I hear what you’re saying about real-time detection, but I think that has some conceptual problems. A modified real-time approach might solve this. Imagine saying that you’ll route packages by the width and depth you see as they pass the scanner. Tag a signature with a device name, but if the owner has indicated that device is conflated with others, be able to take a second look.
Heating elements all have similarities; the total power draw, time to reach peak heat or to cool again are some of the details that might tell one from another. The space being heated is also a key that it seems Sense does not look at. The mass being heated will determine the duty cycling parameters. An oven is bigger than the toaster oven, which is bigger than the toaster. A soldering iron, a curling iron, an individual cup heater, a water kettle, a coffee maker. All of these want to heat up quickly, and are limited to the amount of power a socket can provide. Some of them will try to hold a temperature, some just reach a temperature and shut off.
Motors may have chaotic loads (clothes dryer with tumbling clothing), or may have constant loads (air blower). Some may have decreasing load (garage door). You use some of these details now. I think you are wasting another measurement (time and duty cycle) that could be very helpful.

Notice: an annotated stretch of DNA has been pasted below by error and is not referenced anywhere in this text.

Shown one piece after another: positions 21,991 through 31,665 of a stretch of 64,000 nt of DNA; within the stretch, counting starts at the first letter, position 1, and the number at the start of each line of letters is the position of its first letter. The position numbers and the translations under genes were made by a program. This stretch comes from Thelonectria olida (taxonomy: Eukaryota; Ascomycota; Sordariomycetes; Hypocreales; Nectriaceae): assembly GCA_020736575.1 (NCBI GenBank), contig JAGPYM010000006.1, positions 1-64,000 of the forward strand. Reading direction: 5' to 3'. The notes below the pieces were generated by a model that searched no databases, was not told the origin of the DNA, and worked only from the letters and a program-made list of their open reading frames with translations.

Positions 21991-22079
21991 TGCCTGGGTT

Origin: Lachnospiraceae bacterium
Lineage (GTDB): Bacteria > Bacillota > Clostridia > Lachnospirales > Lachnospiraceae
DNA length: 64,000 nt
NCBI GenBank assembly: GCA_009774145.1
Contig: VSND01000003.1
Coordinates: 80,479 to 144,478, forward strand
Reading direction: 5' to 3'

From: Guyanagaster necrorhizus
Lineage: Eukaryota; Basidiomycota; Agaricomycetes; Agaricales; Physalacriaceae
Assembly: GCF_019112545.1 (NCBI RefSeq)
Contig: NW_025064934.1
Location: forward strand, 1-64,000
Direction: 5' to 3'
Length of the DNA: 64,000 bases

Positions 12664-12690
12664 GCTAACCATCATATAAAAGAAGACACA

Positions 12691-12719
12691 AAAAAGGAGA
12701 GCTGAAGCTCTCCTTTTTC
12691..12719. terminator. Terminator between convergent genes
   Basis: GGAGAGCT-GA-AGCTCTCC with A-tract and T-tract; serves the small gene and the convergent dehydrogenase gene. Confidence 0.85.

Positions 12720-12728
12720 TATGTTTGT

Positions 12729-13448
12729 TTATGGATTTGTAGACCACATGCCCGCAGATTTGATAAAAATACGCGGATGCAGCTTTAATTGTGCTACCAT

I don’t know where the logic is that tags the power graph and puts entries in the timeline. It may be inside the Sense unit in my breaker panel, or it may be in ‘the cloud’ in Sense’s servers. Wherever it is, it must have a list of devices in my home that have been identified, and the timeline to display when I look at it. If the device list had an attribute that says ‘this device needs two looks to distinguish from another device’, you could queue up the second look to see the duty cycle, or total runtime, single heat, etc. When tagging the signature as an coffee maker, you would see that I’ve indicated it was confused by the toaster oven. (Both use maximum allowable power but one cycles and the other doesn’t). Queue it up for another look after three minutes and you’ll know which was right.
I think Sense does great identifying what it does now, but could be even better.